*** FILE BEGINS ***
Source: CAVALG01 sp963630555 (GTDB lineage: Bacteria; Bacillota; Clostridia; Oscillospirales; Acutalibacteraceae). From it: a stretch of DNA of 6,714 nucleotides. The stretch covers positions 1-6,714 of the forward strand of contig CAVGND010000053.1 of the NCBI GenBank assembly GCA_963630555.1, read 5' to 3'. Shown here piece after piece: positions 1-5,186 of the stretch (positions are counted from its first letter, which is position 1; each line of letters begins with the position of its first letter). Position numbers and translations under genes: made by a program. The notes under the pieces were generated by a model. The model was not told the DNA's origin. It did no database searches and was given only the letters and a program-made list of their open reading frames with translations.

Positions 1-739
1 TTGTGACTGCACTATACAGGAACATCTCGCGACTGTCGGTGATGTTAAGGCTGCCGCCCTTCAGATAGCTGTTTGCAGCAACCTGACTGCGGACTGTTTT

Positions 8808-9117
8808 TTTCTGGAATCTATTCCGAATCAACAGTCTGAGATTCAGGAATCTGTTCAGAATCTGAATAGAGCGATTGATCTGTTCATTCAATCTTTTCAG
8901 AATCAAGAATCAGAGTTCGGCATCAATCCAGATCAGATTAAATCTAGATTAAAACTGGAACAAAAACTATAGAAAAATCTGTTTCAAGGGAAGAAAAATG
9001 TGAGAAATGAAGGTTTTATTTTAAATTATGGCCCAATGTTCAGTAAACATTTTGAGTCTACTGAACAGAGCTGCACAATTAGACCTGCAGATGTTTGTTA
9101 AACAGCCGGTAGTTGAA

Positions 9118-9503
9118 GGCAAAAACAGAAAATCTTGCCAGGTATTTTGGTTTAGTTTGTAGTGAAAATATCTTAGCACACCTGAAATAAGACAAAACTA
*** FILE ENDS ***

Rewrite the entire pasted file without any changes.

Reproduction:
Source: CAVALG01 sp963630555 (GTDB lineage: Bacteria; Bacillota; Clostridia; Oscillospirales; Acutalibacteraceae). From it: a stretch of DNA of 6,714 nucleotides. The stretch covers positions 1-6,714 of the forward strand of contig CAVGND010000053.1 of the NCBI GenBank assembly GCA_963630555.1, read 5' to 3'. Shown here piece after piece: positions 1-5,186 of the stretch (positions are counted from its first letter, which is position 1; each line of letters begins with the position of its first letter). Position numbers and translations under genes: made by a program. The notes under the pieces were generated by a model. The model was not told the DNA's origin. It did no database searches and was given only the letters and a program-made list of their open reading frames with translations.

Positions 1-739
1 TTGTGACTGCACTATACAGGAACATCTCGCGACTGTCGGTGATGTTAAGGCTGCCGCCCTTCAGATAGCTGTTTGCAGCAACCTGACTGCGGACTGTTTT

Positions 8808-9117
8808 TTTCTGGAATCTATTCCGAATCAACAGTCTGAGATTCAGGAATCTGTTCAGAATCTGAATAGAGCGATTGATCTGTTCATTCAATCTTTTCAG
8901 AATCAAGAATCAGAGTTCGGCATCAATCCAGATCAGATTAAATCTAGATTAAAACTGGAACAAAAACTATAGAAAAATCTGTTTCAAGGGAAGAAAAATG
9001 TGAGAAATGAAGGTTTTATTTTAAATTATGGCCCAATGTTCAGTAAACATTTTGAGTCTACTGAACAGAGCTGCACAATTAGACCTGCAGATGTTTGTTA
9101 AACAGCCGGTAGTTGAA

Positions 9118-9503
9118 GGCAAAAACAGAAAATCTTGCCAGGTATTTTGGTTTAGTTTGTAGTGAAAATATCTTAGCACACCTGAAATAAGACAAAACTA